Web based WIFI analyzer

Update Jan. 11th 2017: The web version of the stumbler is no longer available. An Android app is all that remains; available from Google Play store: https://play.google.com/store/apps/details?id=com.meraki.wifistumbler.


If you’ve ever felt that your wireless was a tad bit sluggish, one of the reasons might be because of interfering signals from your neighbours. Choosing the channel with the least amount of interference is thus the way to go, if you want a good strong signal.

Obviously there is a ton of WIFI analyzer programs out there, but who would bother if you could just open up your browser and do it without needing to install anything?

Enter Meraki Tools | WIFI STUMBLER:

URL: http://tools.meraki.com/stumbler

Essential software for a fresh installation of Mac OS X

Following my recent decision to upgrade to Snow Leopard, being a bit old fashioned I decided a clean install would best quell my OCD. That of course means figuring out, what all those nifty little programs you’ve picked up along the way was.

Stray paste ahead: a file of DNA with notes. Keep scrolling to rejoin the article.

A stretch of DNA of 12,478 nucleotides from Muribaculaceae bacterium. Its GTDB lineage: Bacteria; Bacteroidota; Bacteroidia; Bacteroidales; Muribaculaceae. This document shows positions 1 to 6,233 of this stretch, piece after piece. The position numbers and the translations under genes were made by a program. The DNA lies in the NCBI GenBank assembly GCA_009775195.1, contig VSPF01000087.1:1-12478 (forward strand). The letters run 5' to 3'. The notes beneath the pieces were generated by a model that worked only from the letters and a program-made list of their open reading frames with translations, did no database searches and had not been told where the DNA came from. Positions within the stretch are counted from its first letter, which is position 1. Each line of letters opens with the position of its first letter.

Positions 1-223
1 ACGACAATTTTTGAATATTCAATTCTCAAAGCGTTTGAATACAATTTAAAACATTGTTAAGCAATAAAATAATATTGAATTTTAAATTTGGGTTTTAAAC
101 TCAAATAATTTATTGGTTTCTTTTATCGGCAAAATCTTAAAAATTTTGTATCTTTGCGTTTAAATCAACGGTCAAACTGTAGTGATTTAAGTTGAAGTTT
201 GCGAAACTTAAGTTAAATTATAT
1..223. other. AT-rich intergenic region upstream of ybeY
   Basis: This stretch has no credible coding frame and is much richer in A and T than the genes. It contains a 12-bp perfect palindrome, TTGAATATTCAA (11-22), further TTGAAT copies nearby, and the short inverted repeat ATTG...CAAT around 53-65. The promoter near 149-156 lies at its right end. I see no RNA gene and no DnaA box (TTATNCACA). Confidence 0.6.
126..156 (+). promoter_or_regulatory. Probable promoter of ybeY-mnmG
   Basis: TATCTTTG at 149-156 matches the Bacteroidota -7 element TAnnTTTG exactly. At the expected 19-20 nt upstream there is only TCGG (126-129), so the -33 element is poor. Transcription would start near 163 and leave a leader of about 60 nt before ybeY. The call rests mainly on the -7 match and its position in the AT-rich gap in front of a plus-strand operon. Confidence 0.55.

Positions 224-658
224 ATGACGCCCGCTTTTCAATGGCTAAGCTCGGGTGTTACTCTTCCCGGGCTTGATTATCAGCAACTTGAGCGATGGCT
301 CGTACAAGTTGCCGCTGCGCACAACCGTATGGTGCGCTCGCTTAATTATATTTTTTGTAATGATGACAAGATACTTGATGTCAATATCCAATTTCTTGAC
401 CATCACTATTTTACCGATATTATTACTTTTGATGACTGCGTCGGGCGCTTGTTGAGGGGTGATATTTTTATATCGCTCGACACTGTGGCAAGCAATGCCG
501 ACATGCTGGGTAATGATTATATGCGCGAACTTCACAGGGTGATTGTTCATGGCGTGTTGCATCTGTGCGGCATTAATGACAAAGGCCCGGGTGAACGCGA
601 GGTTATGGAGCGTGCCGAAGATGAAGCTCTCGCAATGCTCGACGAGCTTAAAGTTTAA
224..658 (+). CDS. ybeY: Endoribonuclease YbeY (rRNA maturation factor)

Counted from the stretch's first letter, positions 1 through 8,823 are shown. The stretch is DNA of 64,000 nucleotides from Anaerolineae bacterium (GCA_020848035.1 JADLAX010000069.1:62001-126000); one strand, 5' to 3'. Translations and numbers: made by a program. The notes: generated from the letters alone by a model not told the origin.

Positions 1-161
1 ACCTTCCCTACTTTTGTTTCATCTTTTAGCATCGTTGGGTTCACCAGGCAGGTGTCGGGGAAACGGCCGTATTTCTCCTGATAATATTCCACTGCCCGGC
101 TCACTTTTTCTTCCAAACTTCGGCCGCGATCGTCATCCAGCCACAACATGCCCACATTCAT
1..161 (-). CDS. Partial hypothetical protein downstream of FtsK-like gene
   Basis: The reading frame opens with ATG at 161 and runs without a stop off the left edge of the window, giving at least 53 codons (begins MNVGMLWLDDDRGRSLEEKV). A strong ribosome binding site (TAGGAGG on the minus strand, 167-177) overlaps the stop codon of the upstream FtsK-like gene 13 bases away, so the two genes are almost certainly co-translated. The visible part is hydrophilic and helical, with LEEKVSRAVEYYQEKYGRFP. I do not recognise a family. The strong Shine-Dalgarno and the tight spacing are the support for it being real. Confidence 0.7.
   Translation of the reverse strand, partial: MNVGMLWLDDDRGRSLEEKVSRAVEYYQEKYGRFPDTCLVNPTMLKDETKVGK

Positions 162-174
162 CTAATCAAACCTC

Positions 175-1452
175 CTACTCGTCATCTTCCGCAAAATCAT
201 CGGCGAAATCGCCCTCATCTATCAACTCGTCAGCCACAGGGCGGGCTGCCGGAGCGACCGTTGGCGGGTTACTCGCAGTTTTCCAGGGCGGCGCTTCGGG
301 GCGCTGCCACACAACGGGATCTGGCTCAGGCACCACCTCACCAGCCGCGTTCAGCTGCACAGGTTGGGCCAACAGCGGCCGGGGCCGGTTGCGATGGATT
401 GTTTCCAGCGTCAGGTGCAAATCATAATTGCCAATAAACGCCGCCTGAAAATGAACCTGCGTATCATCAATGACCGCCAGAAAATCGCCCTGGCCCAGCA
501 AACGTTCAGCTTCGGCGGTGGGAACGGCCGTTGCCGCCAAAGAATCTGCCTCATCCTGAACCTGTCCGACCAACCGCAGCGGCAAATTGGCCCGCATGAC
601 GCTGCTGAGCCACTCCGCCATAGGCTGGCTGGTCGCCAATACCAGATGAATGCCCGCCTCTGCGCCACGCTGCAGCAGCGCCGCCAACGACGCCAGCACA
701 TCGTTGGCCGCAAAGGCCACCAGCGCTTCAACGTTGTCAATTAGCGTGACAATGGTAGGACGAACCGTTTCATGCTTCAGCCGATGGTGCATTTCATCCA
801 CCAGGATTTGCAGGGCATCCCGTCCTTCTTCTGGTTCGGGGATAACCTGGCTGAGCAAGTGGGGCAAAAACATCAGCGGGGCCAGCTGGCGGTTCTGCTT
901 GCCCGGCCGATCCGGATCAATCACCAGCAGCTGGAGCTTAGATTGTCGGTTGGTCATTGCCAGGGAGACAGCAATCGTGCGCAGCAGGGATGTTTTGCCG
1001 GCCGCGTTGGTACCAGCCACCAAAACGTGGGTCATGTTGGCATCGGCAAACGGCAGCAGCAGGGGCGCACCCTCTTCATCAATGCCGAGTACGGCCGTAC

Granted, this is rather a matter of personal preference, here is a short list of software I think is must have’s on a clean install of OS X:

  • Quicksilver
    Is a tool for accessing everything on your Mac incredibly fast. Just press Ctrl + Space, type a few letters of the title of the thing you need to find or open. Press Enter and voila.
  • Caffeine
    Is a little background application that allows you to toggle screen dimming. It puts a little icon in your task bar, that you just click whenever your want to watch a youtube clip or similar, where the screen dimming would otherwise be activated.
  • MacPorts
    Is a package manager for OS X, which gives you access to all kinds of open source software, that doesn’t ship with OS X. MacPorts relies on XCode being installed for a compiler, which can be installed from the OS X installation DVD. When it’s installed, using it is as simple as issuing the command:

    sudo port install

    Wait for it to finish compiling and installing and then you can run the program directly from your command-line.

  • Cyberduck
    A really good lightweight FTP client.
  • Adium
    For all your instant messaging needs. Handles most of the networks out there. No Skype support though.
  • Perian
    A collection of codecs that aren’t natively supported. If you want the preview feature in Finder to work, as well as QuickTime playback on non-supported file types, this is what you need.